In HBO’s latest hit, Westworld, the creators push the boundaries of what can be accomplished through artificial intelligence. Humanoid robots (or “Hosts”) interact with guests in a decadent theme park where anything goes and rules don’t apply. But while the world of robots escorting us through the Wild West may seem like a dizzy daydream, advances in Artificial Intelligence (AI) technology are becoming increasingly real.
Saman Farid is the head of Comet Labs, the first venture fund dedicated to developing intelligent machines by investing in B2B robotics and AI-based startups. His vision for the future of AI takes us everywhere from improving building construction to revolutionizing medical devices. Propel(x) had the opportunity to speak with Saman about the future of AI in traditional industries and how AI is changing our world.
Propel(x): Tell me about Comet Labs.
Saman: We started out by investing in a lot of AI-related technologies, and we saw so many amazing leaps in terms of what AI has made possible. Computers were getting better at understanding the physical world and making decisions around these interactions. At the same time these interactions are helping us rethink the way we do things. We saw a lot of those changes being applied to fields like advertising, financial services, and sales, but we noticed that the majority of industries in the world weren’t yet getting any of the benefits from advancements in AI. If we look at the GDP in the world, 80% of it is in things like agriculture and construction, healthcare, and a lot of fields that have really been very minimally affected by the advent of the Internet and connectivity, let alone artificial intelligence and machine learning. So we made it our mission to invest in the AI technologies that will impact these untouched industries.
Propel(x): And what was your initial charter?
Saman: The initial approach was “Let’s run an experiment.” That was the charter. And the experiment was–assuming money is not the biggest bottleneck for AI-related technologies–what can we bring to the table to speed up the application of AI to the physical world?
Propel(x): That sounds like a huge challenge. Which areas are you focusing on first?
We saw so many clear needs for the application of AI, and we recognize that there aren’t enough people working on its development. We began to investigate why that was the case. First is the dearth of trained talent. The number of talented people who can build mass machine learning platforms at scale is very, very small. Secondly, the people who are trained in these skills generally are only familiar with a few industries. So we decided that if we really are all-in on AI, then we really need to contribute more than just investment to the problem. And so we started scouring the earth for the people who could build these things and the people who can use these things. Every month we put together events and summits where we really try to understand: what are the things in a particular industry that AI, machine learning and robotics can change?
Propel(x): How do you think robots and AI can impact more traditional industries?
Saman: Let’s take the construction industry as an example. Every phase of the construction industry could benefit from AI–from start to finish. To begin with, AI could really help with the design phase of a construction project, which currently is s extremely manual, slow and expensive. Basically, architects spend time drawing out different designs based on a brief and usually provide two or three options for each project and then the client has to choose from these options. They don’t know what the financial implications are, they don’t know what the construction costs are. Then we get to the actual building process, which is another completely undefined problem. People will build things and then realize they’ve missed something, and have to tear down and rebuild. It’s not surprising that it’s estimated that 30-40% of construction cost is waste.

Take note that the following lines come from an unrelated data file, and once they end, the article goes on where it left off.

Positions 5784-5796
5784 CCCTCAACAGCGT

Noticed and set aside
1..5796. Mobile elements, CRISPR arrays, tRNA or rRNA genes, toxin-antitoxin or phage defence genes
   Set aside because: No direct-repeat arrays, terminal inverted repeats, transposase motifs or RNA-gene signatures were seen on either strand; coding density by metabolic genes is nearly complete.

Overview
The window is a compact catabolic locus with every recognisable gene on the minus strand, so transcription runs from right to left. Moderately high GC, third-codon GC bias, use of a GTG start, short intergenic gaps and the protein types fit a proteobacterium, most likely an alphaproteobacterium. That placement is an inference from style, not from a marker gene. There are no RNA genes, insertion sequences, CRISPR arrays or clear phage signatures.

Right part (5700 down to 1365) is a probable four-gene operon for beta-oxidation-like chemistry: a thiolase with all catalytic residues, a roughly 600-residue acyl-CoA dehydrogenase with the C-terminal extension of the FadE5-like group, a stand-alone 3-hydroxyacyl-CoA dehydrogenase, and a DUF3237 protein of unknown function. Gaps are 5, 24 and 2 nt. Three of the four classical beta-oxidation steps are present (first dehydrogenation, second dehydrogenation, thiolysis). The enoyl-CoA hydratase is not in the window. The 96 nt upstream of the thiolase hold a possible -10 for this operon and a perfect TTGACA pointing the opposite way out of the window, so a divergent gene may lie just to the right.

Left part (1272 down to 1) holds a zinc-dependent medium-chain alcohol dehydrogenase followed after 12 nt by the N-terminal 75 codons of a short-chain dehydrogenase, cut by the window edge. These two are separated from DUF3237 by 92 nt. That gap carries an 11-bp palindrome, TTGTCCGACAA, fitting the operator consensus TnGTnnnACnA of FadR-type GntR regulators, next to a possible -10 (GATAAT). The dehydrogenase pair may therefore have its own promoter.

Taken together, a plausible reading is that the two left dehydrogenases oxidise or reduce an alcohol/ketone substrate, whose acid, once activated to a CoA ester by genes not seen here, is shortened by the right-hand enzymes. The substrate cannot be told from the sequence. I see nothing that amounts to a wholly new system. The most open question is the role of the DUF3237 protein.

Through AI, we’ll be better able to observe what’s going on at a construction site. Soon we’ll be increasing the accuracy and the ability of the tools to interact with the physical hardware and physical space, while also integrating the design process into the construction process to close the loop on iteration so that the architects are involved and can quickly give feedback. The building industry is gigantic but hasn’t changed much in the last 150 years. It’s just mind boggling the opportunity that’s there.
Propel(x): You have a very interesting international background and perspective. How has that perspective and Comet Labs’ international presence given you added insight?
Saman: So I spent a lot of my career in China, and most of the Comet Labs team in the US has had experience working in China. We also have a team in Beijing. Being international has been immensely helpful for us. First, AI is definitely a global phenomenon. It’s not like social media, where it may work very well in one area, but it may not translate very well across borders. Things like artificial intelligence are really efficiency driven. And efficiency-driven endeavors are benefited by large, difficult, complex environments. And the two places in the world that have a lot of those complexities are the US and China.
Propel(x): Are you working with universities and AI programs globally to try to identify talent and educate them on the opportunities available in old-line multi-billion dollar industries?
Saman: Absolutely. One of our goals is to expand our reach beyond investment. Right now we have a technology advisory board that consists of professors at universities all across the US and China. We also have a scouts program where we have young people in labs all over the world who are keeping us up to date on relevant academic advances. We definitely don’t see ourselves as experts in any sense of the word. But we think of ourselves as aggregators, and if we can bring all of our people together, we can make a change. We’re currently in talks with one of the largest universities that is focused on automotive innovation, and our goal is to build a self-driving car laboratory with them and a few other corporates in this space. This lab would bring invite startups and students to work on projects and be coached not only on the technology side of things, but also the commercialization side of things, which is something that we have experience in.